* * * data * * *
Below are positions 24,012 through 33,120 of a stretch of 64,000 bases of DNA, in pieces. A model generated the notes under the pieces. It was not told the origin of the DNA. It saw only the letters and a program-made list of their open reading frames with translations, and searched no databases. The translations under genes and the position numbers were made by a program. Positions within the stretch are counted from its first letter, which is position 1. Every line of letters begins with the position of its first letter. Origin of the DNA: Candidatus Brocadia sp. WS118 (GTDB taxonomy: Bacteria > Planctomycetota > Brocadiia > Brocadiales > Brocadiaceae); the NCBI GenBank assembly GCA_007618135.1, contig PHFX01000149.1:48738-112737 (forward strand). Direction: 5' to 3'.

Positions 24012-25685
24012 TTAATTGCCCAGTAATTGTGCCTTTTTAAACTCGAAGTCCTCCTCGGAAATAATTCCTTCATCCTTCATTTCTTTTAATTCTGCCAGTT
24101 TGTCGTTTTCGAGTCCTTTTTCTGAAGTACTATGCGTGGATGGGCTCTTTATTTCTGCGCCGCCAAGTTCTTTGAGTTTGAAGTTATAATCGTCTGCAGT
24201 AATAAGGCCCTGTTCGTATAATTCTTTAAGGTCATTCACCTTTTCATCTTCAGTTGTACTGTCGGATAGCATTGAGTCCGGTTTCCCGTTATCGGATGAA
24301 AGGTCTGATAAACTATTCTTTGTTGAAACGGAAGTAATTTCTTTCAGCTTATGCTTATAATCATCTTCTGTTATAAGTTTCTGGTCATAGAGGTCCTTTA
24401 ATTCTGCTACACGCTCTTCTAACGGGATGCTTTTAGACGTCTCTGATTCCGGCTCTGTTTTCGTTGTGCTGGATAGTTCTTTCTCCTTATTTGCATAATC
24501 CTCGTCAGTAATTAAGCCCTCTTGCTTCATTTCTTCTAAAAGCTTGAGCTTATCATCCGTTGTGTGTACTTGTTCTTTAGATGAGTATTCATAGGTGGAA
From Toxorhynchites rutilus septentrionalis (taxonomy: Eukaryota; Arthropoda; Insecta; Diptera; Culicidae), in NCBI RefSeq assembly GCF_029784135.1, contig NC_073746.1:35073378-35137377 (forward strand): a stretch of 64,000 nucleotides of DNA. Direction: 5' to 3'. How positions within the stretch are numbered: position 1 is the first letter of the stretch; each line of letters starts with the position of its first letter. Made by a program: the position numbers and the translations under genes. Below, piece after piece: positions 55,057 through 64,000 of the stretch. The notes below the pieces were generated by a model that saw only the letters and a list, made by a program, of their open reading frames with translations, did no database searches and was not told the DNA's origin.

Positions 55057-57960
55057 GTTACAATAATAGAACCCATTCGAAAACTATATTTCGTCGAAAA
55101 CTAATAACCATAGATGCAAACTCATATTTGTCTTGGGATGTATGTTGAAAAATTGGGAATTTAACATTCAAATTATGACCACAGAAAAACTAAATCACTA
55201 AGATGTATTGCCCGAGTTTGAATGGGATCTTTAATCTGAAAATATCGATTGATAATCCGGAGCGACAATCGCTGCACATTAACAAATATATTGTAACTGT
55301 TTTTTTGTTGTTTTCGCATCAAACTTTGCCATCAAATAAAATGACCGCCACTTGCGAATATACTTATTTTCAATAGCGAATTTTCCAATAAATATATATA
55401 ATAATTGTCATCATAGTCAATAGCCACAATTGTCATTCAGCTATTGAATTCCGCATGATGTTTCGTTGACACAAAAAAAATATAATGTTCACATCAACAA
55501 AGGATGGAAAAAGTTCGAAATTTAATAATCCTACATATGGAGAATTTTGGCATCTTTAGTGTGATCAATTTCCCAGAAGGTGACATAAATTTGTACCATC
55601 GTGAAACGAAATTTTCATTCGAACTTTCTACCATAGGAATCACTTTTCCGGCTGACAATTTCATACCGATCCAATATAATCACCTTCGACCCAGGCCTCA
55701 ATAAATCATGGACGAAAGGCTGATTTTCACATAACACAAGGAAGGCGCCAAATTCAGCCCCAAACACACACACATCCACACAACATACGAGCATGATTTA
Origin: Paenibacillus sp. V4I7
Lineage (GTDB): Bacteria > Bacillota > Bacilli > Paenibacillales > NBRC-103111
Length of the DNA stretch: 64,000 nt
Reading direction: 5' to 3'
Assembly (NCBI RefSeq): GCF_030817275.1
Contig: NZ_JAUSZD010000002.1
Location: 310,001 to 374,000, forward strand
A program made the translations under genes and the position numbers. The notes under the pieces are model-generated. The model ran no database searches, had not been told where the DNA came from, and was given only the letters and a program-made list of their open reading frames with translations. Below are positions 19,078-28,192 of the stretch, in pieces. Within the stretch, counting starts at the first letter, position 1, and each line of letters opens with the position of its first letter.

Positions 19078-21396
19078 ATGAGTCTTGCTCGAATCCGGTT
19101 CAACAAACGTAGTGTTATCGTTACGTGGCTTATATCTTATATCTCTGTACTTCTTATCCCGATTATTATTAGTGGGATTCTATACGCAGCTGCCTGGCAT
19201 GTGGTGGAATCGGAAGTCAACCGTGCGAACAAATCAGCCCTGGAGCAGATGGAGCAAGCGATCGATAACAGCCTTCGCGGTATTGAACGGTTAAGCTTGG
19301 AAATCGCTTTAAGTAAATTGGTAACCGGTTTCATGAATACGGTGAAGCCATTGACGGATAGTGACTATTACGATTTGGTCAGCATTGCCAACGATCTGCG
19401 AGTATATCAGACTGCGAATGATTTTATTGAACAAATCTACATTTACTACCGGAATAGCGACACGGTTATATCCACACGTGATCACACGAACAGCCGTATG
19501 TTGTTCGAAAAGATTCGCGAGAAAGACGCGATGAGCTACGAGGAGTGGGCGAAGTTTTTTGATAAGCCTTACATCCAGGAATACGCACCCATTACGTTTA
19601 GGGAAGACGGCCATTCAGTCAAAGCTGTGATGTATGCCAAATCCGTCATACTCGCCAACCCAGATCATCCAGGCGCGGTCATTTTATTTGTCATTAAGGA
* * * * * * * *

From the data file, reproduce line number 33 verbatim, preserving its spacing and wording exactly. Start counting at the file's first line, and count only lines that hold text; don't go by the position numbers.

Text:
19501 TTGTTCGAAAAGATTCGCGAGAAAGACGCGATGAGCTACGAGGAGTGGGCGAAGTTTTTTGATAAGCCTTACATCCAGGAATACGCACCCATTACGTTTA